• Appears to ‘choke’ on their food
  • Spits food out or vomits during feeding
  • Coughs, gags, or makes loud breathy sounds during meals
  • Has a harder time chewing certain foods
  • Refuses food or has strong aversions to certain foods
  • Exhibits challenging behaviours during meal time

Luckily, Speech Pathologists can help parents identify the difficulty and develop a plan that will help your child explore all aspects of feeding and food in a fun and engaging way.

How Do Speech Pathologists Help with Feeding and Swallowing?

Speech Pathologists have a great understanding of the anatomy structures for swallowing, the mechanisms of chewing and swallowing and the ways that swallowing problems can occur. We are also trained in various approaches to help children who have aversions or sensory difficulties with certain types of foods.

For most families, feeding therapy will commence with a thorough assessment where we look at structural factors, including how your child is positioned during meal times, we examine your child’s oral structures and movements while eating and may look at the sensory factors of foods and obtain a detailed inventory of your child’s preferred foods.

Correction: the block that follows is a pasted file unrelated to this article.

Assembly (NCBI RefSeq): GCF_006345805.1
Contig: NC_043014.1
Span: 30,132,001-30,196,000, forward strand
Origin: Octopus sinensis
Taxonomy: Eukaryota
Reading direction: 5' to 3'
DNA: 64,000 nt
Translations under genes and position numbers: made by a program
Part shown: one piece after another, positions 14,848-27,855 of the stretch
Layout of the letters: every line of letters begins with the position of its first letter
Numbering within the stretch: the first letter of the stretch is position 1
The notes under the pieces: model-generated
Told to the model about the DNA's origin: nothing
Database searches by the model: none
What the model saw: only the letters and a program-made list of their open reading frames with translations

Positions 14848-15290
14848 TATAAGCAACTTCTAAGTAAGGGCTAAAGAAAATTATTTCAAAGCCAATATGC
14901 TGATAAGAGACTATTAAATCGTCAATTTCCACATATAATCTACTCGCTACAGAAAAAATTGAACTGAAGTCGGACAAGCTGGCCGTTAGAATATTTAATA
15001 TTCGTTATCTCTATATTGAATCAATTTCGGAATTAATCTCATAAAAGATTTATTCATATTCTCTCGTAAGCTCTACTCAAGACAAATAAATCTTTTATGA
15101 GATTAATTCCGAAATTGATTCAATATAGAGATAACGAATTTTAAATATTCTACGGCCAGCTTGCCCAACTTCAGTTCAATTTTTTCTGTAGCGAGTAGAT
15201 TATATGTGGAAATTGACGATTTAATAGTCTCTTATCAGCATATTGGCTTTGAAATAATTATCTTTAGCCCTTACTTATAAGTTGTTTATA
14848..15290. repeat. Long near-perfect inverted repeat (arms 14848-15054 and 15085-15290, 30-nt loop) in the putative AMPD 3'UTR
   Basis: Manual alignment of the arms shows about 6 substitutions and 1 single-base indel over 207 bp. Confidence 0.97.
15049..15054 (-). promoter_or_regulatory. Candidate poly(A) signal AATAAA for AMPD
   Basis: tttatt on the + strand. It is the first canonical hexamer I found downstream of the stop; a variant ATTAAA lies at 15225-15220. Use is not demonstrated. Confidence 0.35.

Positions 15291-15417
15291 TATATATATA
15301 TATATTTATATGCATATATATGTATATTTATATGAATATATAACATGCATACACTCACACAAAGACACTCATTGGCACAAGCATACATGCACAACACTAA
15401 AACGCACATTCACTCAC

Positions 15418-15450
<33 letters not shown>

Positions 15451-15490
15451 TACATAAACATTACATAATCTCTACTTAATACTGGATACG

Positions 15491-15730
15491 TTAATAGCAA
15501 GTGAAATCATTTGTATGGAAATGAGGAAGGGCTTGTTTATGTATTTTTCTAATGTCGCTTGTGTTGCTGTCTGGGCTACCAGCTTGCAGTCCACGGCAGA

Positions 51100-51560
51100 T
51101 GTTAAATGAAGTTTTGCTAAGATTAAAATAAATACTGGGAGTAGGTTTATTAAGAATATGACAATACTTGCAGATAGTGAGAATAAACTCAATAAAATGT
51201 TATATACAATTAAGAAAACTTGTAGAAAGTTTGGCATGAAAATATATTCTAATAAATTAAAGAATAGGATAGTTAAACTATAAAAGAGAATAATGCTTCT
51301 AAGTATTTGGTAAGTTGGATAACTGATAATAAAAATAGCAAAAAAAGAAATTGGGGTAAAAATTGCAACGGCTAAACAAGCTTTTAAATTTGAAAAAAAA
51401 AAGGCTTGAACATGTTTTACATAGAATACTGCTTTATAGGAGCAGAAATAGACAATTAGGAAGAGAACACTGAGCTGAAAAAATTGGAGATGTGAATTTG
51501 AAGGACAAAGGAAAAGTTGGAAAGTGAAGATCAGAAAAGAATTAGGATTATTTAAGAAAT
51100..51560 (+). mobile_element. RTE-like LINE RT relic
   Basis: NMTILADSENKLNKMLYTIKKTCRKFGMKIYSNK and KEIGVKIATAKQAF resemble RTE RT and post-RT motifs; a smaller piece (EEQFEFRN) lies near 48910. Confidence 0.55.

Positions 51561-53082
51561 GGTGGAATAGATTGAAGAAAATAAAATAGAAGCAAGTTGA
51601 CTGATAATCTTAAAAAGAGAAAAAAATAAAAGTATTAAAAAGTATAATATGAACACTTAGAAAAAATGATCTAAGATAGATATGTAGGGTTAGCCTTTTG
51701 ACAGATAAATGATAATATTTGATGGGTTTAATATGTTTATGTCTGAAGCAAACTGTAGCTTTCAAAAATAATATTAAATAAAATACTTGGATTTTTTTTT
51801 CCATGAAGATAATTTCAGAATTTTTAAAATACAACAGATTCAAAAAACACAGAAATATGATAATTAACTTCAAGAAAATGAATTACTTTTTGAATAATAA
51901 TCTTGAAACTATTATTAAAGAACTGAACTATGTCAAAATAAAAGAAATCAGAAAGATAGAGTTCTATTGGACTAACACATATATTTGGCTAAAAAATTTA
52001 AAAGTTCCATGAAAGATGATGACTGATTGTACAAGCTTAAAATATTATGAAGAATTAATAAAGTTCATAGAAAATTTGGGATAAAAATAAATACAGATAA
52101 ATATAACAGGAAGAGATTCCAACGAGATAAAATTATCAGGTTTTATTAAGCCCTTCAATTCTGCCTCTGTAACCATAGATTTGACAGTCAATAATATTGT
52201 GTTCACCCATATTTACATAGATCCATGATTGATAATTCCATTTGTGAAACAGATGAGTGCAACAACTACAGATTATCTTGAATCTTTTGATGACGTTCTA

This assessment helps to inform the goals for ongoing therapy where we can provide tools and strategies that address the mealtime environment, positioning, introducing new foods, the different methods of feeding, managing feeding behaviours and reducing aversions to certain food types.

Feeding TherapyFeeding therapy can also involve face-to-face sessions where we introduce your child to a wider range of textures and tastes in fun ways. Utilising your child’s interests and goals, this could include ‘food play’ where your child is encouraged to explore the different characteristics of food, look at different temperatures of food and even encourage them to make simple treats themselves.